On 7 December 2023, BOOM Live convened a virtual discussion on "Fact-Checking in the North East" as a pivotal step in the formation of a North-East Fact Alliance. Panellists Tridip Mandal, Creative Head of The Quint, Karma Paljor, Editor-In-Chief of EastMojo, and Sanskrita Bharadwaj, freelance journalist, delved into their experiences of fact-checking in the North-East and the numerous challenges it presents.
A consensus emerged that fact-checking efforts are often isolated and not prioritised by traditional news outlets. The discussion unearthed fundamental factors contributing to the scarcity of fact-based journalism in this volatile region.
As Karma Paljor noted, the numbers in the North-East are not enough to convince publishers or investors to bring in revenue. “They think we can’t scale and it’s the lack of revenue that impedes us from investing in people or technology,” he explained.
Extending the argument further, Paljor said that the diversity of multiple tribes within the region, alongside language and dialectical barriers added to the existing revenue crunch, making the North-East a difficult region to pierce by outsiders.
Tridip Mandal agreed that a robust stringers network is necessary to overcome these barriers. “It’s difficult to parachute into the region. We must pay local stringers for their inputs so they’re more encouraged to help us with fact-checking,” he argued.
Both speakers acknowledged the general reluctance of publications to invest in fact-checking in the North-East due to its geographical distance from the mainstream hubs. Tridip believes that most national media outlets would refrain from investing in North-East correspondents, let alone fact-checkers. "However, the recent Manipur crisis underscored the importance of fact-checking networks," he remarked.
Freelance journalist Sanskrita Bharadwaj admitted that publisher attitudes affect freelancers. “When the Manipur (crisis) happened, I was asked to cover it by many publishers, but most stated they would not be able to give me a travel budget.” According to Bharadwaj, a freelancer’s travel accessibility is already hampered by the lack of press cards or obvious association with news networks.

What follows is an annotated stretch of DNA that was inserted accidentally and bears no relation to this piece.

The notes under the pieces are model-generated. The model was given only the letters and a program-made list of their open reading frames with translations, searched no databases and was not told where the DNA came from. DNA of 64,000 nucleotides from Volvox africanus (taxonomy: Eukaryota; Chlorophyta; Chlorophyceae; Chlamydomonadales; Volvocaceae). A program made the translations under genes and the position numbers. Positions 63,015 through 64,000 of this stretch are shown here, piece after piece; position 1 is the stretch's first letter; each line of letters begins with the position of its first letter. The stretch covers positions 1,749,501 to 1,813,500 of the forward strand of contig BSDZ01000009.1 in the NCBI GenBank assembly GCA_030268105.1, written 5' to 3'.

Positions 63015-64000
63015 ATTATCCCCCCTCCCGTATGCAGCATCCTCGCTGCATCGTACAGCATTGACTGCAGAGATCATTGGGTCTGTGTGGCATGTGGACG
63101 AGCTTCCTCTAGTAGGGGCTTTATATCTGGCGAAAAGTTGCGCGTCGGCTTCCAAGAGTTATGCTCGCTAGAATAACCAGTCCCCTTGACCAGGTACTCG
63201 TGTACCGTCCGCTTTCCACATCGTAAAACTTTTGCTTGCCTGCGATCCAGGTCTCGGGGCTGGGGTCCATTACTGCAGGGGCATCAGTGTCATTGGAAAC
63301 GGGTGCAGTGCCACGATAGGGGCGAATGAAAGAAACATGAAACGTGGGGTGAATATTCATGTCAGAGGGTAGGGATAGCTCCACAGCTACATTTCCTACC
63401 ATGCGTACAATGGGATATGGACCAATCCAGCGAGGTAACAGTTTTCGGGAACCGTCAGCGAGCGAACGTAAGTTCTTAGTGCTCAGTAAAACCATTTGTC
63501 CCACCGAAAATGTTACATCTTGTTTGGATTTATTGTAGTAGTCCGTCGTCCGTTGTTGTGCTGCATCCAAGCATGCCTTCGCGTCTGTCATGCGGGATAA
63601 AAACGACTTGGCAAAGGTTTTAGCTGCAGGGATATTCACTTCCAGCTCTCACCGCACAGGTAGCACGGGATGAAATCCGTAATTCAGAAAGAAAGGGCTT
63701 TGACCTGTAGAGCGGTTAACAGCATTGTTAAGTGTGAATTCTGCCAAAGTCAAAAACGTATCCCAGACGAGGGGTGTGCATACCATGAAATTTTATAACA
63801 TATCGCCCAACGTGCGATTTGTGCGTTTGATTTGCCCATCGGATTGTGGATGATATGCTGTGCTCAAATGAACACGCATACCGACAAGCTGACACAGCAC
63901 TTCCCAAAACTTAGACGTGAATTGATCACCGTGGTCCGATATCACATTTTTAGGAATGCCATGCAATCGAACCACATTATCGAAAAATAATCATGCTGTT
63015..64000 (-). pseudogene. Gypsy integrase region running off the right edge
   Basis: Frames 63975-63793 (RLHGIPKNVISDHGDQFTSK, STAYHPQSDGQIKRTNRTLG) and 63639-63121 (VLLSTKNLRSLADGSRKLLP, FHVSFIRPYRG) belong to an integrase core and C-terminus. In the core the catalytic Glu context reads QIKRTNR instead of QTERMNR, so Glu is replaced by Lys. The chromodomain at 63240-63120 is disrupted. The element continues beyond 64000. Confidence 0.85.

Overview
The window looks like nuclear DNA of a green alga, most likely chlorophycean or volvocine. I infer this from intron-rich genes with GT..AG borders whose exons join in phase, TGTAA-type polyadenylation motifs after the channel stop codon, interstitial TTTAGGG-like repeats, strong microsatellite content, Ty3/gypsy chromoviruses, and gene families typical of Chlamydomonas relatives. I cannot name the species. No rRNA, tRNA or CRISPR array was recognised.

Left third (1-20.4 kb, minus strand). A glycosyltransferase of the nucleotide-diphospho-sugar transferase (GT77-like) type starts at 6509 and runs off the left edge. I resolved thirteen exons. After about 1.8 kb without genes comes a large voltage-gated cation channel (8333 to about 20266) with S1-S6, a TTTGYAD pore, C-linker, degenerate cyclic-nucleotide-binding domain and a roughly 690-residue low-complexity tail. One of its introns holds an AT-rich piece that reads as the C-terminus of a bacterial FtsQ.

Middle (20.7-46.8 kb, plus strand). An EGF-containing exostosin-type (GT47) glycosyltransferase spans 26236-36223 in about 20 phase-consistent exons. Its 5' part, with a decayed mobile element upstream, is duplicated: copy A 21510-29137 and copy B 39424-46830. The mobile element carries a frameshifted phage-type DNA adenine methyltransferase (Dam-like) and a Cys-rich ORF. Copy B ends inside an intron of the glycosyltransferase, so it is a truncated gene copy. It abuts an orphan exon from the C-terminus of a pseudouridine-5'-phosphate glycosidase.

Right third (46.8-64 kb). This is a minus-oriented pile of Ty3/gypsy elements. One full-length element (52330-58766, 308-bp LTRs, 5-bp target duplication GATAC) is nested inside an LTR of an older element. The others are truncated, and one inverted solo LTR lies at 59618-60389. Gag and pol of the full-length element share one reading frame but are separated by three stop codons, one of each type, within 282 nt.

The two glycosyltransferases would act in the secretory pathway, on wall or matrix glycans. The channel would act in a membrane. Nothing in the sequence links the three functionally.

Bharadwaj stressed the need for a support system for a journalist. While staffers have an editor’s support, freelancers face the risk of being by themselves. “Journalists and activists were already being slapped with UAPA for their work. It could’ve been me and I would have no one to fall back on,” she continued.
So what’s the way forward for fact-checkers in the North-East?
Karma Paljor provided a valuable suggestion: be present to conduct fact-checking or rely on local talent. Earlier there was no push for fact-checking in the North-East because they thought there didn’t exist any. “But now, as more and more are coming out in numbers, they know to not believe everyone,” he added.
Echoing Karma, Bharadwaj said, “Locals must ensure fair representation of the many tribes…there is a homogenisation of the North-East; they’re treated as one unit.”
Tridip also suggested developing a network of citizen journalists. “Local media schools could help us train citizens to fact-check,” said Mandal. But to keep citizen journalists interested and motivated, it’s important to also regularly pick up stories from them. But this requires commitment from national media, which has largely been absent.
The discussion concluded with a call for collaboration among various stakeholders, including fact-checkers, journalists, media outlets, and citizen groups, to foster a more robust fact-checking ecosystem in the North-East. By addressing the identified challenges and implementing innovative strategies, fact-checkers can play a pivotal role in combating misinformation and promoting informed decision-making in the region.
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